The European Union on Monday (23 May) published its first report on the fight against human trafficking. The report presents trends and challenges in addressing human trafficking, assesses the progress made and pinpoints key areas that the EU and its Member States should focus on. Despite the progress made, there is still more that needs to be done. Commissioner for Migration, Home Affairs, and Citizenship, Dimitris Avramopoulos, said that “it is morally and legally unacceptable and inexcusable that in the EU of the 21st century, there are human beings who are bought, sold and exploited like commodities.“ He added that it was EU‘s “personal, collective and legal duty to stop this”.
According to the report, in 2013-1014, almost 16,000 people – women, men, girls and boys – were registered as victims of human trafficking in the EU. However, the actual number is believed to be much higher due to the complexity of reporting on the victims of human trafficking. The report says that the most widespread motive for human trafficking was sexual exploitation (about 67 percent of registered victims) followed by labor exploitation (21 percent registered victims). While 75 percent of all victims were women, 15 percent were children but the number of children falling victim to human trafficking is rising, which is one the most worrying developments. Other vulnerable groups include victims of Roma ethnic background and victims with disabilities.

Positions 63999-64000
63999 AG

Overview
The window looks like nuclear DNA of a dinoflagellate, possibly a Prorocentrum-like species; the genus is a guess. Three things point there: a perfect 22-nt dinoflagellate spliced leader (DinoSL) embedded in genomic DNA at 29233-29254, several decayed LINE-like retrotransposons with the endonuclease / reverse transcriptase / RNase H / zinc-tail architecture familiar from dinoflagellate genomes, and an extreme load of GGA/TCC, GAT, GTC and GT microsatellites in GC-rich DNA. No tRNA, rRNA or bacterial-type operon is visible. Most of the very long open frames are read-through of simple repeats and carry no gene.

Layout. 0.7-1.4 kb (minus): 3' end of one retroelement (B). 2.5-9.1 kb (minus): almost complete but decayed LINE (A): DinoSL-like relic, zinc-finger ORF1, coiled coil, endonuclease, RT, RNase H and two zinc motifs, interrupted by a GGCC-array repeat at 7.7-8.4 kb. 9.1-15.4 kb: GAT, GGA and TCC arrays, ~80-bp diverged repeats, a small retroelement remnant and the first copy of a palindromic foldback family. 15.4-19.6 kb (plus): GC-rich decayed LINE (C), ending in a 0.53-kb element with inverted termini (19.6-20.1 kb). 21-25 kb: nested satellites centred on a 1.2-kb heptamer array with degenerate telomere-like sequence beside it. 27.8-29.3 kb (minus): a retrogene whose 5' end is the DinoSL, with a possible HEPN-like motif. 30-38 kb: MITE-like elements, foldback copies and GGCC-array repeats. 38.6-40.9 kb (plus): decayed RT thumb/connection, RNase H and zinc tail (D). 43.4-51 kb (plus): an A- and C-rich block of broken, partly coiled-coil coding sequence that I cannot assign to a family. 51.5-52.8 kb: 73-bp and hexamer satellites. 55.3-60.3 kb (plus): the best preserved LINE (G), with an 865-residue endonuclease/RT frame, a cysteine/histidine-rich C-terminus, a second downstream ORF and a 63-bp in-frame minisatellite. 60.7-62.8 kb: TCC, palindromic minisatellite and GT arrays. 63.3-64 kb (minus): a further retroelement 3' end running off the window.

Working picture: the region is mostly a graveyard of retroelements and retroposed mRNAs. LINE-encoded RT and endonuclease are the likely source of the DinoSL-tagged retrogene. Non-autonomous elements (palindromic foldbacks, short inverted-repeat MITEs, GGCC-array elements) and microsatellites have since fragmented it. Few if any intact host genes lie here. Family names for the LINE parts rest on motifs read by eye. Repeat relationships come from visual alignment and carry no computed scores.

The report also analyzes human trafficking in connection with other forms of crime and the exploitation of the popular resentments and insecurities, such as the current migration crisis. Human trafficking constitutes a gross violation of human rights and it is explicitly prohibited under the EU’s the Charter of Fundamental Rights of the European Union.